So you’ve just splurged a few grand on that 85-inch 8K TV that will be the centrepiece of your home theatre room. But how do you connect it to media hubs, TV boxes, speakers or amps? There are different types of TV leads and cables that connect to different types of gear. You’ll also need a cable feeding broadband from your NBN line and into the router, and these too come in a range of varieties.
Though there’s the push from tech companies to go wireless, some devices still rely on traditional cables, switches and outlets so everything runs smoothly. With all the tech we have in our homes, this can become a messy web of unsightly cables and wires ruining an otherwise laid-back and entertaining visual or audio experience.
There’s a range of different data supplies to route and connect all your gear. These include cables for TVs and audio equipment, computers, and any wired smart devices. Let’s take a look at what’s on offer.
Depending on your TV, there’ll be different ways to provide picture and sound when connected to either a pay TV box, or directly through a router.
HDMI, or High-Definition Multimedia Interface cables are most common in connecting HD TVs with a resolution of Full HD and above. They provide high-definition digital video and audio signals from devices like TV boxes, players and wired surround sound systems. The tech is evolving with current HDMI 2.1 cables bringing crisp 8K signals at 120 frames a second. For better sound and the latest audio formats go for a HDMI eARC cable when connecting TVs and audio devices.
If you have an older TV still in use, this might have other connection ports. SCART cables were the norm before HDMI. And it proved a convenient way in getting the most of the first TVs with digital processing.
SCART replaced a majority of cable standards before that, including RCA cables, component video/audio cable bundles, phono cables and PAL cables when connecting to Hi-Fis, turntables and DVD or Blue Ray players. But times have moved on, and so has tech.
Another dying breed of optical cables is Toslink. This was once extensively used in wiring audio gear, and sending sound to TVs. Today fibre optical cables with higher bandwidth are much faster, meaning better defined sound and clearer, more detailed pictures. Some are still used in 5 and 7 channel surround sounds, along with RCA audio connectors.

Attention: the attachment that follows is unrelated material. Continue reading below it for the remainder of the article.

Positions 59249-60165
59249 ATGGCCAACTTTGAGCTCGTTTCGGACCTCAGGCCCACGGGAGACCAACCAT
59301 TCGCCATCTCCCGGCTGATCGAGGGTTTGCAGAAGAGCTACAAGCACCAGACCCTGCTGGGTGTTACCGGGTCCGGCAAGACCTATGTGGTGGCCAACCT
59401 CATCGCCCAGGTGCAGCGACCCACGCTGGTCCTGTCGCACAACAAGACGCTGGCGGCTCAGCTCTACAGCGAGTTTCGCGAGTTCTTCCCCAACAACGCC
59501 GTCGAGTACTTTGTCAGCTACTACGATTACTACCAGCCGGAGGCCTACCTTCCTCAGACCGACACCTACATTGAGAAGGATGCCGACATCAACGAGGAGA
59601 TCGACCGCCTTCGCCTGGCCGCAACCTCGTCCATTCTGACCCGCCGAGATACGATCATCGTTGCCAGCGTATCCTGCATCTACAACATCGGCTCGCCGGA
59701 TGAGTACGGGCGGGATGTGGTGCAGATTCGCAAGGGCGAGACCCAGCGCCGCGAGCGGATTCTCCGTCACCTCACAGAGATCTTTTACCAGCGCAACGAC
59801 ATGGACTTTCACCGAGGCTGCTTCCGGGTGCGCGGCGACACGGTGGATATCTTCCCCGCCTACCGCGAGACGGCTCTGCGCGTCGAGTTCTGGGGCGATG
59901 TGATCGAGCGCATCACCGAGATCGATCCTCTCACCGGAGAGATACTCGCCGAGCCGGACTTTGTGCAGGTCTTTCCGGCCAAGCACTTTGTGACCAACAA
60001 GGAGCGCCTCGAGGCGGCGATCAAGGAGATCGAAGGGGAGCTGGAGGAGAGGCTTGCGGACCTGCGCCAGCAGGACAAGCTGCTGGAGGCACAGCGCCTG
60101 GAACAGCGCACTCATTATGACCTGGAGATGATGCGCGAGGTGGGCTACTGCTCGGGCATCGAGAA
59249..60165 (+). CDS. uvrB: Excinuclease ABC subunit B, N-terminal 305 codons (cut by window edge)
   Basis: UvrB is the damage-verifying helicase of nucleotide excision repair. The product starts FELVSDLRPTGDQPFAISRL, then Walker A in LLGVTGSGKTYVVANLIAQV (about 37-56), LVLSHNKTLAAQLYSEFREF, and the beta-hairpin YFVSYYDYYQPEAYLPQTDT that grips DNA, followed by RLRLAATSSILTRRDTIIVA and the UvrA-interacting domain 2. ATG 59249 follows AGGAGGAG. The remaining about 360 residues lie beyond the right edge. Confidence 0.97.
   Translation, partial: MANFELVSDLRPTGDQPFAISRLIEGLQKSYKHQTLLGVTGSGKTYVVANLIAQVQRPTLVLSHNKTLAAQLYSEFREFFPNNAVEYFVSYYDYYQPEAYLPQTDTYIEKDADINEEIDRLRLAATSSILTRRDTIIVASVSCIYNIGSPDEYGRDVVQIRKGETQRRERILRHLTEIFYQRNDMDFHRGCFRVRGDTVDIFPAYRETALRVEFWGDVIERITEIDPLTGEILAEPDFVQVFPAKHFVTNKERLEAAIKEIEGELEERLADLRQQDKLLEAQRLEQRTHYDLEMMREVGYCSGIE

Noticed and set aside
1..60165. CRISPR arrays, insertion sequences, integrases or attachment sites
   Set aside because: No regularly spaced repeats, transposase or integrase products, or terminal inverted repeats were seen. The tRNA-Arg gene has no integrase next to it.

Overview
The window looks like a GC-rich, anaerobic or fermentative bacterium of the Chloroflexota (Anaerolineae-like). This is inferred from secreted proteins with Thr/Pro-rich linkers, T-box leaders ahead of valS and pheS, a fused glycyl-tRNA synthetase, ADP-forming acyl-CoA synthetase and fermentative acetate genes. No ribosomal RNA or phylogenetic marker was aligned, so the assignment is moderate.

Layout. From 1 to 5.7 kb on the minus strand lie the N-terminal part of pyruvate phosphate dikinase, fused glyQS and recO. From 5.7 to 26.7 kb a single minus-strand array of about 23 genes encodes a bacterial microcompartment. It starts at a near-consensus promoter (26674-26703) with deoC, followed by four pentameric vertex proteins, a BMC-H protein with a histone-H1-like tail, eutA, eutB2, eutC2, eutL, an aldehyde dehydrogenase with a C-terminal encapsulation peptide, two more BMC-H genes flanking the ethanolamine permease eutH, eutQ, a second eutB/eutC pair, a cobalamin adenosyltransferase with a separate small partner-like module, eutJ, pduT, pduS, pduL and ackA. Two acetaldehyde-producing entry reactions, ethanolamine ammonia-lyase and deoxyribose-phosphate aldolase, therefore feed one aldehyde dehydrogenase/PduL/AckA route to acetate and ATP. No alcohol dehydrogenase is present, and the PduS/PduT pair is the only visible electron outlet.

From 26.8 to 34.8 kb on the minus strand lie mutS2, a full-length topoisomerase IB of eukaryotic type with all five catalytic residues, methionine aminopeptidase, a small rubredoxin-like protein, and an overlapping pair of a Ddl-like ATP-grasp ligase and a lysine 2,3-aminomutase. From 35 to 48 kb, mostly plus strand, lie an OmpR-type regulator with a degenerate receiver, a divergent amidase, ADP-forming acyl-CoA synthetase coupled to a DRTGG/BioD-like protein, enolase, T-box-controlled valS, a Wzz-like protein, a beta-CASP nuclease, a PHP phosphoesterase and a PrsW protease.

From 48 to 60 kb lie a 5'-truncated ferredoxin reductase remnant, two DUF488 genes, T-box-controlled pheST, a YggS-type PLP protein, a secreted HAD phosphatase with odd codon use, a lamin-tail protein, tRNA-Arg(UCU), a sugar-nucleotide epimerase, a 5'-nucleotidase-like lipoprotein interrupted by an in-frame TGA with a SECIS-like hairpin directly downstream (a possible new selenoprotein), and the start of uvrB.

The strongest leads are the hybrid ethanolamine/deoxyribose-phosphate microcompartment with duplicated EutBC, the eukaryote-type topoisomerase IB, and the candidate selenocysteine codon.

F connectors are used for older cable and satellite TV services and cable modems, connected to an optical cable. These are round connectors with either a male of female connection.
Your TV has a number of USB ports to connect USB compatible devices like phones, cameras and media boxes. You can view photos and video, listen to stored music and also add networking capabilities to non-smart TVs. USB has also moved into traditional power connections. Common data supplies are USB power points integrated into 250V outlets. These allow you to charge phones and computers directly from the outlet, good if you’ve damaged or lost the adapter, or have an international plug not compatible with Aussie sockets. USB only charging stations are another relatively new wall fixture, with several USB ports to charge multiple devices at once.
To connect routers, computers, TVs and other network devices you’ll need an ethernet cable. These connect to the ethernet ports of mentioned devices, and allow for faster internet speeds and a more reliable connection. The industry standard are so-called twisted pairs transferring data in both directions, to and from servers and devices. Different types are used to connect different devices. For example, a patch cable connects your modem to the NBN line, while crossover ethernet cables connect two devices of the same kind, connecting two computers.
Cables end in RJ45 connectors and are fitted to sockets with different data transfer speeds. Currently the CAT 8 is the fastest ethernet cable and requires a compatible socket. To connect more than one device to the internet, use an ethernet port splitter. Cheaper variants of these though might affect data transfer speeds.
If you’ve got a landline, phones are connected to networks via an R12 cable and socket. These are wired from external telephony enclosures mounted on outside walls.
To handle all the wires routed from different devices there are several data supplies to turn that unsightly mess in something a bit more organised. For instance, bull nose and brush wall plates are a quick and easy way to hide all those cables into a single enclosure into walls or ceilings. They not only look good, but avoid cables from picking up dust, or being a safety hazard.
A similar purpose is served by media hub boxes, which fit into wall cavities and blend in with the surroundings. An added bonus is that they’re paintable, too. These are good if you have heaps of leads and connectors going to the NBN line.
If you need to update your cables, data supplies and connections, look to online electrical and hardware stores.